01:08:00 A German criminologist, Dr Christian Pfeiffer, came to Perth and talked to her about sentencing. After the event, Dr Pfeiffer rang Antoinette and warned her that she was being undermined by her own colleagues. This was devastating. She was able to make it generally known that she would make it public if things didn’t improve. She was not defended by the women lawyers or her fellow UWA graduates.
01:14:14 This smear campaign was damaging to Antoinette and all women in the legal profession. It was an unfortunate and upsetting period but she has survived and outlived all her detractors. The UWA law student graduates of 1967 have fairly regular reunions.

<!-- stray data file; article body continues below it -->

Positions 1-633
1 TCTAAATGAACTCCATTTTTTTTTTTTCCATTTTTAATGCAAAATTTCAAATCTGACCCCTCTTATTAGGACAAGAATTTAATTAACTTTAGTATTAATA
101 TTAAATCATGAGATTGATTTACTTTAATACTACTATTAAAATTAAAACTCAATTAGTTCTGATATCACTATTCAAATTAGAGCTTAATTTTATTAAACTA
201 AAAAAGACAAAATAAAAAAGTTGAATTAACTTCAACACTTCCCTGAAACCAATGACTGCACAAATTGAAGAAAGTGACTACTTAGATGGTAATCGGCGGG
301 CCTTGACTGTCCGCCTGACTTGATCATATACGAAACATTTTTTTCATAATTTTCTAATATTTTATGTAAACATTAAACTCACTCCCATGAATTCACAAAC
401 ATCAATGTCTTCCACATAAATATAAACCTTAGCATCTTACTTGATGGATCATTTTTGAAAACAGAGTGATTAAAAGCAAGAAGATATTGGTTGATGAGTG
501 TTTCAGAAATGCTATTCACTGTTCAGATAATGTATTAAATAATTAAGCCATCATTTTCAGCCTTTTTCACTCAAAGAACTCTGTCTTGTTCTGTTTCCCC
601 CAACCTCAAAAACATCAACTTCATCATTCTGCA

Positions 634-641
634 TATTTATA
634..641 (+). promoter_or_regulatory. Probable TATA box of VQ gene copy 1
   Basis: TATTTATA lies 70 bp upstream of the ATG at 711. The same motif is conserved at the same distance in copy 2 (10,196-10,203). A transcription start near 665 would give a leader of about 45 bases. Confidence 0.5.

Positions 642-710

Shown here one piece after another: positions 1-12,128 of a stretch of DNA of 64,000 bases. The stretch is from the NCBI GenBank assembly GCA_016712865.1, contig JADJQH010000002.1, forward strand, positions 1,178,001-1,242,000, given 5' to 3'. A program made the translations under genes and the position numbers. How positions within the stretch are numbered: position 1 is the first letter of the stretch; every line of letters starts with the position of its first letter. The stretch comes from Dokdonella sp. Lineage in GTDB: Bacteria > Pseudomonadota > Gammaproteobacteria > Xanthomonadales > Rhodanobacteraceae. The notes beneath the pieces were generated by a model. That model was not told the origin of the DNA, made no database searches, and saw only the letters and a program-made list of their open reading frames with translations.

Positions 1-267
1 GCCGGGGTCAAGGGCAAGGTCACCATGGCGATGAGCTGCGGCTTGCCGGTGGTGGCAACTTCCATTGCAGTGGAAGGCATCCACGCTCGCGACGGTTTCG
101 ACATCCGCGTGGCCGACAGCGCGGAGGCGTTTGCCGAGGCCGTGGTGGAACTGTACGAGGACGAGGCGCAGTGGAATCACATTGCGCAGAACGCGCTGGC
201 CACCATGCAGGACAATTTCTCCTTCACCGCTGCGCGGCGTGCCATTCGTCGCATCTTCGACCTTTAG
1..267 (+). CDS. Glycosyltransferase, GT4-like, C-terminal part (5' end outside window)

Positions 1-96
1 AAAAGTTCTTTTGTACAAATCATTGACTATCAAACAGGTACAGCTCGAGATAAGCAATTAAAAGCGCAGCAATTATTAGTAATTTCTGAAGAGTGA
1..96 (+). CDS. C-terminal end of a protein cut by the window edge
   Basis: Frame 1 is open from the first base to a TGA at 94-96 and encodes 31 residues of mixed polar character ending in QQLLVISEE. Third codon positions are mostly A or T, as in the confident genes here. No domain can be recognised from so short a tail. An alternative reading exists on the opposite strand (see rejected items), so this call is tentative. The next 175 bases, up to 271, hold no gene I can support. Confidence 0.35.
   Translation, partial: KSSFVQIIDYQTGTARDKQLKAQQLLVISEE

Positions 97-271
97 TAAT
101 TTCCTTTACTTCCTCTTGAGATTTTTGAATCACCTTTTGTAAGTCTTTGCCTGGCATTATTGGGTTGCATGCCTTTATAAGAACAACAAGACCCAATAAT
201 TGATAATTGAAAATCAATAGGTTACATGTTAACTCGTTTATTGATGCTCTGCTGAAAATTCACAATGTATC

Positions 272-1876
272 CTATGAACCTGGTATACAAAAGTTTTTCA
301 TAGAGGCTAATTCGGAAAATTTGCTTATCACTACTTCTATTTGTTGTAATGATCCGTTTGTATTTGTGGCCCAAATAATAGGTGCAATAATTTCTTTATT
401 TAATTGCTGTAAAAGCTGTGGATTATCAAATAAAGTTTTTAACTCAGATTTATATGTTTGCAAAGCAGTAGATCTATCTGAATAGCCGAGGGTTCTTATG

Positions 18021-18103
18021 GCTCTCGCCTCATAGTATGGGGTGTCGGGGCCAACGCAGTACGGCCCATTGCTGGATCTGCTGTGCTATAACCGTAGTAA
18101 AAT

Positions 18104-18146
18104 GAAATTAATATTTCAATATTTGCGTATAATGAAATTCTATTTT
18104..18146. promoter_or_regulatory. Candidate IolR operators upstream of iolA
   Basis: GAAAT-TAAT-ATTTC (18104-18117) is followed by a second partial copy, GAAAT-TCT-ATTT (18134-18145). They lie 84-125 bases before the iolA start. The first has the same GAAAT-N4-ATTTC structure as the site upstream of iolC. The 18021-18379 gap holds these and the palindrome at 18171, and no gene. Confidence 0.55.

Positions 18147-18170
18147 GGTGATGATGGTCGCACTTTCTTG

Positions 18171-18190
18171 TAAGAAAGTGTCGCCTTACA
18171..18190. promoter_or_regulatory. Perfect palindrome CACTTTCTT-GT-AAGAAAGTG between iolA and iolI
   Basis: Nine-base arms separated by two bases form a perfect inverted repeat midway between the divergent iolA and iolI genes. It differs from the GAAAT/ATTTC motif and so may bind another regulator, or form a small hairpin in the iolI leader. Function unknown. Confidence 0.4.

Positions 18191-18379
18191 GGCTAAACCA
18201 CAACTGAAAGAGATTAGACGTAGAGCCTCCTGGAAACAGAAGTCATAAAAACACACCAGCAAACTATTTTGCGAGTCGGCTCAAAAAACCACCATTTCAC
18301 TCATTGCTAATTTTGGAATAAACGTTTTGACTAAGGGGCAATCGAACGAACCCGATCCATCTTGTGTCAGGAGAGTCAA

01:18:56

Collection

Citation

Kennedy, Antoinette, “Antoinette Kennedy interview, 18 November 2014, 9 December 2014 and 17 December 2014,” UWA Historical Society: UWA Histories, accessed July 13, 2024, https://oralhistories.arts.uwa.edu.au/items/show/86.